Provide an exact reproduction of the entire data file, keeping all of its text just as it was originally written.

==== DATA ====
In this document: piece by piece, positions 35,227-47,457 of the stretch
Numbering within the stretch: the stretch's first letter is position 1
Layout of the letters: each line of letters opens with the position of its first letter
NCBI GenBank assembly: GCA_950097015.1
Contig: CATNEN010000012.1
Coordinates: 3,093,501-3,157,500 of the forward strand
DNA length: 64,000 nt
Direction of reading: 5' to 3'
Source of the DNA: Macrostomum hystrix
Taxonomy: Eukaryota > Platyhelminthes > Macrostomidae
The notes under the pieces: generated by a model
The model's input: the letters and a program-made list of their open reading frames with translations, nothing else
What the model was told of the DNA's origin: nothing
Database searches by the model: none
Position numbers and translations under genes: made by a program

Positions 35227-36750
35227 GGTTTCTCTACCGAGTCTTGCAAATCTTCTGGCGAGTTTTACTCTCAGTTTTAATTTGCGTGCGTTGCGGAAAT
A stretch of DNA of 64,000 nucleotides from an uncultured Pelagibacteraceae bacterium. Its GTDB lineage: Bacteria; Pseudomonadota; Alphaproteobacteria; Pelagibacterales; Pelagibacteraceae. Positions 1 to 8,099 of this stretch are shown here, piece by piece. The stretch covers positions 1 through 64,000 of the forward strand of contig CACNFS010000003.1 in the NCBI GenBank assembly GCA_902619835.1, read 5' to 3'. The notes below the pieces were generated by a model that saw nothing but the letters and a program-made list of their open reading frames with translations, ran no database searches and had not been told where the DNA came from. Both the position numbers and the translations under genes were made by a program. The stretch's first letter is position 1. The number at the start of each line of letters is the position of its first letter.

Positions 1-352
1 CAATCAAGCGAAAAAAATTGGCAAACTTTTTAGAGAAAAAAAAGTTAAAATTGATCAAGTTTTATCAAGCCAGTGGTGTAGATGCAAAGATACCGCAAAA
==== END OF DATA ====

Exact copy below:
In this document: piece by piece, positions 35,227-47,457 of the stretch
Numbering within the stretch: the stretch's first letter is position 1
Layout of the letters: each line of letters opens with the position of its first letter
NCBI GenBank assembly: GCA_950097015.1
Contig: CATNEN010000012.1
Coordinates: 3,093,501-3,157,500 of the forward strand
DNA length: 64,000 nt
Direction of reading: 5' to 3'
Source of the DNA: Macrostomum hystrix
Taxonomy: Eukaryota > Platyhelminthes > Macrostomidae
The notes under the pieces: generated by a model
The model's input: the letters and a program-made list of their open reading frames with translations, nothing else
What the model was told of the DNA's origin: nothing
Database searches by the model: none
Position numbers and translations under genes: made by a program

Positions 35227-36750
35227 GGTTTCTCTACCGAGTCTTGCAAATCTTCTGGCGAGTTTTACTCTCAGTTTTAATTTGCGTGCGTTGCGGAAAT
A stretch of DNA of 64,000 nucleotides from an uncultured Pelagibacteraceae bacterium. Its GTDB lineage: Bacteria; Pseudomonadota; Alphaproteobacteria; Pelagibacterales; Pelagibacteraceae. Positions 1 to 8,099 of this stretch are shown here, piece by piece. The stretch covers positions 1 through 64,000 of the forward strand of contig CACNFS010000003.1 in the NCBI GenBank assembly GCA_902619835.1, read 5' to 3'. The notes below the pieces were generated by a model that saw nothing but the letters and a program-made list of their open reading frames with translations, ran no database searches and had not been told where the DNA came from. Both the position numbers and the translations under genes were made by a program. The stretch's first letter is position 1. The number at the start of each line of letters is the position of its first letter.

Positions 1-352
1 CAATCAAGCGAAAAAAATTGGCAAACTTTTTAGAGAAAAAAAAGTTAAAATTGATCAAGTTTTATCAAGCCAGTGGTGTAGATGCAAAGATACCGCAAAA